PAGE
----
Do Now: Name 2 traditional architectural features found in Bermuda.
Watch out this stuff we are about to learn is HOT!!!!!!
Why Limestone? Limestone today is quarried and used for building.Limestone today is quarried and used for building. It’s very easy to cut and shape into block and slate.It’s very easy to cut and shape into block and slate. Easy to get to. Just remove a few inches of soil and whoop bam surprise!Easy to get to. Just remove a few inches of soil and whoop bam surprise! Limestone is porous which keeps Bermuda homes cool during the hot and humid summers. Don’t try to hang a picture though!!!!!Limestone is porous which keeps Bermuda homes cool during the hot and humid summers. Don’t try to hang a picture though!!!!! You can find limestone in just about all of Bermuda’s traditional architectural features.You can find limestone in just about all of Bermuda’s traditional architectural features.
Slate Roofs The first settlers who came from England, knew how to thatch roofs with the tall grasses of their country. A roof covering of straw or reeds In Bermuda they used palmetto leaves instead. These rotted quickly and harboured rats.
Limestone Roofs All the houses had white roofs with a coat of limestone that they used to collect rainwater. An interesting fact is that the limestone actually helps purify the water. All the water would go down into their own tanks and would be used for drinking, showers, and other uses for fresh water.
Rafter Feet The lengths of timber joined to the top face of rafters help to carry the roof beyond the outer wall. Rafter feet give Bermuda houses their distinctive cottage look.
Tanks These were built close to the house and partly in the ground.These were built close to the house and partly in the ground. Many of the old tanks had a half barrel-shaped roof which provided ventilation and kept the water cool.Many of the old tanks had a half barrel-shaped roof which provided ventilation and kept the water cool. The people used to dip their water from an opening made at the side until pumps became available. Later tanks were built under the houses as they are today.The people used to dip their water from an opening made at the side until pumps became available. Later tanks were built under the houses as they are today.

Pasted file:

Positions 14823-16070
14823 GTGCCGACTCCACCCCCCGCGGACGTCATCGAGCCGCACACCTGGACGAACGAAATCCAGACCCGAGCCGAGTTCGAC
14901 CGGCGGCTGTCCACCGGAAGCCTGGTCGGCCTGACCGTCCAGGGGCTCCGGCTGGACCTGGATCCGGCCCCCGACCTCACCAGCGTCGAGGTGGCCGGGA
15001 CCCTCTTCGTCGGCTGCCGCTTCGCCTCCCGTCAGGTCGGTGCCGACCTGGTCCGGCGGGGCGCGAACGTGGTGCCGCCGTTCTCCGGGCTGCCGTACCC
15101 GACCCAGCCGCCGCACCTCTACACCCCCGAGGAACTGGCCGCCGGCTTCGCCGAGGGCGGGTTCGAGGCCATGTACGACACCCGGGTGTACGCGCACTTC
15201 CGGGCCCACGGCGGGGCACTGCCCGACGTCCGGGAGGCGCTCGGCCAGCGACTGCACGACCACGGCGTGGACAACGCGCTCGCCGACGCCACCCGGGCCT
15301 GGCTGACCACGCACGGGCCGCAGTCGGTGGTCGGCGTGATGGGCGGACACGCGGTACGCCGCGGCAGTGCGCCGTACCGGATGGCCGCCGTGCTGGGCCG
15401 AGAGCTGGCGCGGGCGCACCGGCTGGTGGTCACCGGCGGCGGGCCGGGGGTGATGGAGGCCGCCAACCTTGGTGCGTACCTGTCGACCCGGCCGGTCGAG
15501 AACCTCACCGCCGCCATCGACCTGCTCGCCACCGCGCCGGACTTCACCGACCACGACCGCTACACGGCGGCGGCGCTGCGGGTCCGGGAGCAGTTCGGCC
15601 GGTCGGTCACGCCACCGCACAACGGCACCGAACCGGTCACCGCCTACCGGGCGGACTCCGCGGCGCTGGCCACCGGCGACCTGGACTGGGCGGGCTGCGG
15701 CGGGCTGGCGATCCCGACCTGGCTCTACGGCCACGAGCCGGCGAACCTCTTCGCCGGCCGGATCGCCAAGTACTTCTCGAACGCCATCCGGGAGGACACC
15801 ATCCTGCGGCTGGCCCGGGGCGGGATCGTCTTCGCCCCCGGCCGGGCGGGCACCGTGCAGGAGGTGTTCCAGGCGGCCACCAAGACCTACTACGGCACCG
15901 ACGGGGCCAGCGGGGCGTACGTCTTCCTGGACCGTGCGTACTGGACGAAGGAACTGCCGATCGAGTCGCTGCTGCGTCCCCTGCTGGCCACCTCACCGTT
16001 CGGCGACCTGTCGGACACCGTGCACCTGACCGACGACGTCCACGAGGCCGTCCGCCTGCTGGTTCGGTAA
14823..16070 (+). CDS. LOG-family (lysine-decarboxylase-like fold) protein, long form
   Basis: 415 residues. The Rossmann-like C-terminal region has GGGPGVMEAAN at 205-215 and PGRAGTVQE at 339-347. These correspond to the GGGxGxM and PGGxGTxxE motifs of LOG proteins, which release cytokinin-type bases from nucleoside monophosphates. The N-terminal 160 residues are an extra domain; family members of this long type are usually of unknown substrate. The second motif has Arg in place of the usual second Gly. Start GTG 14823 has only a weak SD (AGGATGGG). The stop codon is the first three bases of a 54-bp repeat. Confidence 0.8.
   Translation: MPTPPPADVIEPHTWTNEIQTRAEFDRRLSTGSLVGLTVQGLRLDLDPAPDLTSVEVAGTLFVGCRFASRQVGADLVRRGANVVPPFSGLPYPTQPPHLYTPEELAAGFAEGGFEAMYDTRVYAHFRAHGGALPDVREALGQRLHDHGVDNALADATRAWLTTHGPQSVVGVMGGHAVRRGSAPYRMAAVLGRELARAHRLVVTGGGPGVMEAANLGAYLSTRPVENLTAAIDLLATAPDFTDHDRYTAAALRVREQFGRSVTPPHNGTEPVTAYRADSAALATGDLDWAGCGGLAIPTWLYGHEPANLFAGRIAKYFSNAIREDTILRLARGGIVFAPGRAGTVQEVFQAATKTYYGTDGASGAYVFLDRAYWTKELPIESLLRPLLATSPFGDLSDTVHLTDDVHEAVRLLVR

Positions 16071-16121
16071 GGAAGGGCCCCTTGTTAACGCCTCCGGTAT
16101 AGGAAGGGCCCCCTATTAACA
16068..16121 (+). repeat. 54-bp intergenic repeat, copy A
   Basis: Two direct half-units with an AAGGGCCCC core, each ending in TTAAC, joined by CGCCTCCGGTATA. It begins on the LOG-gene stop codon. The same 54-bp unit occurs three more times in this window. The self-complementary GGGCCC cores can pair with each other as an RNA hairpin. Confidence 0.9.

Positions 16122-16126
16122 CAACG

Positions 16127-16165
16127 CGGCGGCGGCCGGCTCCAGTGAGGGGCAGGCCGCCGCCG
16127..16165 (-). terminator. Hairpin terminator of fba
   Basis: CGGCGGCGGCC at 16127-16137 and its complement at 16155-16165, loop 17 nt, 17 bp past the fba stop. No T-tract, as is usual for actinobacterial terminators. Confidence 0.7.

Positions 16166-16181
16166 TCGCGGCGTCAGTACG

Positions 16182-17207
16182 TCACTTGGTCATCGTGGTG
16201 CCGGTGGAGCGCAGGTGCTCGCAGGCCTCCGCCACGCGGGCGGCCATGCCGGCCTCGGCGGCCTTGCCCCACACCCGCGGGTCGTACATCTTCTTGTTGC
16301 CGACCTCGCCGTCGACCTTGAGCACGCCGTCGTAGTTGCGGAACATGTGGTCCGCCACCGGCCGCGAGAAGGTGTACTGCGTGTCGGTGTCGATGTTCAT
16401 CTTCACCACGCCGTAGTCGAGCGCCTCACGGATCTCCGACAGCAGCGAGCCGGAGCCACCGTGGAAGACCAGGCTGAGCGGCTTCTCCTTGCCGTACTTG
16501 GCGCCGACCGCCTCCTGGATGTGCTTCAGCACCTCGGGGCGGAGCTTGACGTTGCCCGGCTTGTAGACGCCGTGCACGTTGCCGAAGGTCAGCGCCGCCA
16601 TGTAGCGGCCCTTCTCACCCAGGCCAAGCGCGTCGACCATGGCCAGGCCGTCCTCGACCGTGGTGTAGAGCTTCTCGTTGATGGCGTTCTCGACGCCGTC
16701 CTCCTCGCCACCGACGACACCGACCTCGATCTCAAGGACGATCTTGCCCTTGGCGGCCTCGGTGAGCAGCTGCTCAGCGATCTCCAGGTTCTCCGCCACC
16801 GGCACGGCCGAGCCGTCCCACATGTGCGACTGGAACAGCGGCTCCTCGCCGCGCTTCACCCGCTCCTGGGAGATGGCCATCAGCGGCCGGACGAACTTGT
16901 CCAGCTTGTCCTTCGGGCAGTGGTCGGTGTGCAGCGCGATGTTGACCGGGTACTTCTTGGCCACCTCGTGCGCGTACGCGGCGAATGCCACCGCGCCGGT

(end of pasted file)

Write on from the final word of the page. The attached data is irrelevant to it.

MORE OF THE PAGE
Verandah or Veranda This a roofed opened gallery or porch. It has an open pillared gallery, generally roofed, built around a central structure. It is usually partly enclosed by a railing and frequently extends across the front and sides of the buildingstructure.
Verandah or Veranda The word verandah originated in India where it is found in several native languages. However, it may have been an adaptation of the Portuguese or older Spanish varanda (baranda in modern Spanish), again borrowed from Indian languages, referring to a railing, balustrade or balcony.
The Chimney They were made from limestone. You will find these sturdy elements at the gable ends of many houses. Strong with stepped shoulders, they can be found with bands of necking at the top, and with pointed flue vents. Later chimneys are hexagonal or octagonal in shape The fireplaces were used for heating, cooking and to dry homes.
Privy/Outhouse This is an outside toilet which was influenced by the West Indies This is an outside toilet which was influenced by the West Indies
Buttery A small out – building with thick walls with an ornamental ball on top. This was used to store perishable foods
Welcoming Arms A set of stairs which are narrow at the top and wide on the bottom. This beckons the visitor to enter.
Moongate It is made of limestone. Couples walk through this to wish each other good luck. It is influenced by China and Japan
Moongates are not just found in Bermuda you know!
Why do Bermudians wall and hedge themselves in? Boundary Walls Many properties are bounded on all sides by a dry stone wall, a feature that extends to most of Bermuda’s roadways
How many Quoins does it take to build a Pillaster? Pilasters are called false pillars Quoins are the corner stones of brick or stone walls These are used to strengthen the walls and as decorative purposes British influence
Gable Vision A gable is the triangular portion of a wall between the edges of a sloping roof. Scalloped gables which are triangular structures. For example a canopy over a door was used for decoration as well. It was influenced by the Portuguese.
Eyebrow A stone arch decoration above a window or door. This is used for decorative purposes, and prevents the rain from coming in.
Jalousie Blinds This is a shutter. It is influenced by the West Indies to facilitate privacy, provide shade and air and prevent rain from coming in. This is a shutter. It is influenced by the West Indies to facilitate privacy, provide shade and air and prevent rain from coming in.
Pastel Coloured Houses The colors of the houses in Bermuda are amazing, they're all bright and cheerful. The colors of the houses in Bermuda are amazing, they're all bright and cheerful. Why is this so? Why is this so?
Can you believe all of this! Originated in Britain. House naming started many years ago with rich people naming their homes. The rich named their Halls, Houses, Manors, Castles, and Lodges according to ancestry (Norfolk House (Duke of), location Belvoir Castle (overlooking the Belvoir Valley) and family titles: Castle Droge (named after a 13th ancestor) Gradually over the years other people began to give names to their homes too.